Ahead in the Count

Sayubona from South Africa

posted by Tal Alter

I am also excited to link up on a blog with such a great group of guys who care so much about providing opportunities to youth through sport that will help improve their outcomes in life. We all know from personal experience the power that sport has to capture the attention and imagination of young people, opening up a world of opportunities through potential that may not have been tapped were it not for a ball, some simple rules, a group of teammates, and a coach/mentor in whom they could trust.

I think for my first post, I should try to describe what brings me to Durban, South Africa and the work I am involved in here. Though very different from anything I’ve experience in the States, certainly in Northwest D.C., the basic premise of sports as a vehicle to teach life skills transcends culture, place, and time…

The bottom line is that being a young person in South Africa today is challenging beyond any quantifiable measure. Facing day-to-day hurdles with drugs, alcohol, early sexual activity and sexual abuse, unemployment and heading up homes that have been rendered parentless as a result of HIV and AIDS is something no child should have to face – and yet so many do here. It’s not easy to make good decisions, especially when there is a distinct lack of good role models and suitable outlets from the daily pressures children have to deal with. Through our work, PeacePlayers International (PPI – http://www.peaceplayersintl.org) is tackling these challenges head on.

The overall aim of PPI is two-fold: the first is to teach young people about HIV and AIDS awareness and prevention in an active way through specifically using the sport of basketball for social change and development. The second aim is to change perceptions and bridge the divide that exists across races and gender in post-apartheid South Africa. Although South Africa is a united country in theory; race, class and gender divides still exist and need to be addressed and worked out of society through this young generation.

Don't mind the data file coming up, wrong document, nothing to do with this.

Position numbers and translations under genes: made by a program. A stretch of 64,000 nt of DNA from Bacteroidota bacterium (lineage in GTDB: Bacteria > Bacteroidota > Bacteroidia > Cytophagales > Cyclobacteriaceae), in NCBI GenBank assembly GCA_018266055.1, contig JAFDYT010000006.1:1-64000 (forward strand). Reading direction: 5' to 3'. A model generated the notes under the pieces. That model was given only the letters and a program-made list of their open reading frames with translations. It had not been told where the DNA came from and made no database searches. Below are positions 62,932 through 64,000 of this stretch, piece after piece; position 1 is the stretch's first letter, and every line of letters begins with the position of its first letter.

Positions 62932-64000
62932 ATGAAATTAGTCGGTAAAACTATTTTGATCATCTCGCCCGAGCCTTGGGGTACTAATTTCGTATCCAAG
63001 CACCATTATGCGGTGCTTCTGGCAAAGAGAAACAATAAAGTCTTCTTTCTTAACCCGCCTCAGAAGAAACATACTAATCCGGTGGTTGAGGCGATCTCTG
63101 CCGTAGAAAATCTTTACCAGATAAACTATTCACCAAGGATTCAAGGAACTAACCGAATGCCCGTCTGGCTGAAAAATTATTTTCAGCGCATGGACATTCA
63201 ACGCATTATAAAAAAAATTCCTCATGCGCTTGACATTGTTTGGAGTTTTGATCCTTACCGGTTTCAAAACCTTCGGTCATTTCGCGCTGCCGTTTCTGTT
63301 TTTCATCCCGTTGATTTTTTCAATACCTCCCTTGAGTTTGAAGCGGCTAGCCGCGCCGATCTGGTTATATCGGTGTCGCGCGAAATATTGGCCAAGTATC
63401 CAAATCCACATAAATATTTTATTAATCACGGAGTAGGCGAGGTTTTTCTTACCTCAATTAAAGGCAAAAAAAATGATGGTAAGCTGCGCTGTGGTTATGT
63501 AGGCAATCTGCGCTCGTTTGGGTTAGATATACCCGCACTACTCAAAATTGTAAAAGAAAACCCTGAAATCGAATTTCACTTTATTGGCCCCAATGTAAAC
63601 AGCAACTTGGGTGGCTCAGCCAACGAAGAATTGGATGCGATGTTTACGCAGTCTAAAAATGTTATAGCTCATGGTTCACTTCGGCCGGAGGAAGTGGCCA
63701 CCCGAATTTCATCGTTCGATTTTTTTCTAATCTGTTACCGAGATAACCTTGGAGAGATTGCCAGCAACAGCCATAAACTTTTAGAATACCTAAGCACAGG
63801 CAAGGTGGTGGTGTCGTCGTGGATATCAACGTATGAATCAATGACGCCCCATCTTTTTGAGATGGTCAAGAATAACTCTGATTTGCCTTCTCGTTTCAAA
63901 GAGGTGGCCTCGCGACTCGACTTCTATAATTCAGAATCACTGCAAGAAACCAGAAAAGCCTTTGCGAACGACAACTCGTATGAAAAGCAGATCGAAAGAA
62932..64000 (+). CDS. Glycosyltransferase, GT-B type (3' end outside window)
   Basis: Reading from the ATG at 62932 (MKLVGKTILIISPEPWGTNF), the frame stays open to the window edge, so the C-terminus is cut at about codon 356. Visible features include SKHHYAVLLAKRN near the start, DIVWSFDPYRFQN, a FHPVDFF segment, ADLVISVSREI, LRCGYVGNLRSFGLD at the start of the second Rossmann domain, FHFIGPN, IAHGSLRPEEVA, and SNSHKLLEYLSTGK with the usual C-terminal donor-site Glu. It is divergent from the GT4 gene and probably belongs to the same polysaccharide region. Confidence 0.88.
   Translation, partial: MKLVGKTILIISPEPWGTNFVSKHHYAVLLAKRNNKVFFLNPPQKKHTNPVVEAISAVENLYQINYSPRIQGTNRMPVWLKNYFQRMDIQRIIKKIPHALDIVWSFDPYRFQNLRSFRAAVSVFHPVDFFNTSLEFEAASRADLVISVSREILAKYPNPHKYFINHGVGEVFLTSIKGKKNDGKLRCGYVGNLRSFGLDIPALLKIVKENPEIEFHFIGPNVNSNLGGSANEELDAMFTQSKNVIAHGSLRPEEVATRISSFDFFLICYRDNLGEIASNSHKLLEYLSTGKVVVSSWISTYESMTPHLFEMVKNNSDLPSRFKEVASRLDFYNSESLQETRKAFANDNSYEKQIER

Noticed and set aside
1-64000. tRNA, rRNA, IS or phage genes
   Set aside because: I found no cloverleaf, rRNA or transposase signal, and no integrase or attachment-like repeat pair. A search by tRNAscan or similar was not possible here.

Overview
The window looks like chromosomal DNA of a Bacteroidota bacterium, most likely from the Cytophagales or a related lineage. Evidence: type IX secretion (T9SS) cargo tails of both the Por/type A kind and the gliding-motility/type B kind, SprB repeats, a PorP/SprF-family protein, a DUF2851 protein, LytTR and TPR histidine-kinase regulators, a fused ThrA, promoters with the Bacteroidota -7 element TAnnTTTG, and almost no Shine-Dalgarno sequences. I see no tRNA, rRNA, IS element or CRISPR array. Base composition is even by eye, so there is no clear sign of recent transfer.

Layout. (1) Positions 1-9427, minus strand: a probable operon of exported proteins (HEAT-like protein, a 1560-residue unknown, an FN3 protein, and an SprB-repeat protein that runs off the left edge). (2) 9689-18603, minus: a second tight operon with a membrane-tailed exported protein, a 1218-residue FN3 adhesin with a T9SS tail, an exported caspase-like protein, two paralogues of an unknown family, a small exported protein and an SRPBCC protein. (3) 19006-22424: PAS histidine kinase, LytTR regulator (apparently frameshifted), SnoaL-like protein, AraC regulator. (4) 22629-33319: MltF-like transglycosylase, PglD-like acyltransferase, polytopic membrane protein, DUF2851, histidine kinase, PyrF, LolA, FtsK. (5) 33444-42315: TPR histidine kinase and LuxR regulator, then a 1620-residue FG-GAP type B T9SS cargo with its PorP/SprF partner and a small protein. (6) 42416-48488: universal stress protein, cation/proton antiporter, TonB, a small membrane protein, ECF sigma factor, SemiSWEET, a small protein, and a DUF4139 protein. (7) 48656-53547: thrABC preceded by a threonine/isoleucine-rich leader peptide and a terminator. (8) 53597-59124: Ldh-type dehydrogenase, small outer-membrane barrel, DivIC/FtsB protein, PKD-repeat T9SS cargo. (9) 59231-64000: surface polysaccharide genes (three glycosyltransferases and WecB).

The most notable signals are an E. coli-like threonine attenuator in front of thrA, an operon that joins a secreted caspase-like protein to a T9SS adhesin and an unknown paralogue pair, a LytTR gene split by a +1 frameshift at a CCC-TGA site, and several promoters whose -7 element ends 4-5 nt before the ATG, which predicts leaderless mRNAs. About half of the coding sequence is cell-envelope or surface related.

PPI’s program brings together more than two thousand children from different backgrounds – Black, Colored (a distinct race group here), Indian, White… Rural, Township, and Urban. In the province of KwaZulu-Natal, a shocking 25% percent of the population is infected with HIV. Despite this fact, stigma attached to the virus is so strong that people still engage in risky sexual behavior with someone they know is HIV+, then neglect to get tested to know their status, and refuse to go to the hospital to get treatment they could get FOR FREE when symptoms appear. The end result is all too obvious.

Often, young people find it awkward to approach their parents and teachers for advice on sexuality. Many of the children also come from broken or abusive homes and, as a result, lack suitable mentors to speak to them and guide them on these often sensitive issues. Subsequently, they rely on information and advice from equally confused peers, or none at all, which only aggravates the problem. So, that’s where we come in. PPI uses basketball as an alternative channel to help young people open up.

But it does not happen overnight, and that’s why basketball (sport) is so important. Our kids join our program to play basketball. When they first arrive to the basketball court, they are greeted by a young coach between the ages of 18 and 25. The coach shows an interest in them, and stays with them as long as it takes to shoot jumpers or practice cross-over dribbles. Then the kids come back for basketball, and, slowly a conversation develops. The conversation is casual – on the court, on the bus on the way to a game – but a bond is formed, as is a relationship of trust. Before too long, the kids show up as much for the continued conversation as for the basketball, and that’s when we know we can make a difference – because the child is ready to listen.

And eventually, through being mentored by role models to whom they can relate, the children who go through the program develop leadership skills, become role models in their own families and communities, and, eventually, become PPI coaches themselves. This past year, the first kids who joined our program as 10-year olds in 2001 became coaches – and no one is better equipped to serve as role models for our participants. Some more staggering statistics facing our population here in Durban… Of the 550,000 kids who will graduate high school next year, only 15% will go on to study further and work, and 85% will hit the streets with nothing to do. PPI has now trained and employed over 200 coaches.

There’s a lot more to say, but I’ll leave it at that for now. If you have any questions, do not hesitate to contact me at talter@peaceplayersintl.org.

Thanks for reading!

November 13, 2008 - Posted by | Overview / Background, written by Tal Alter

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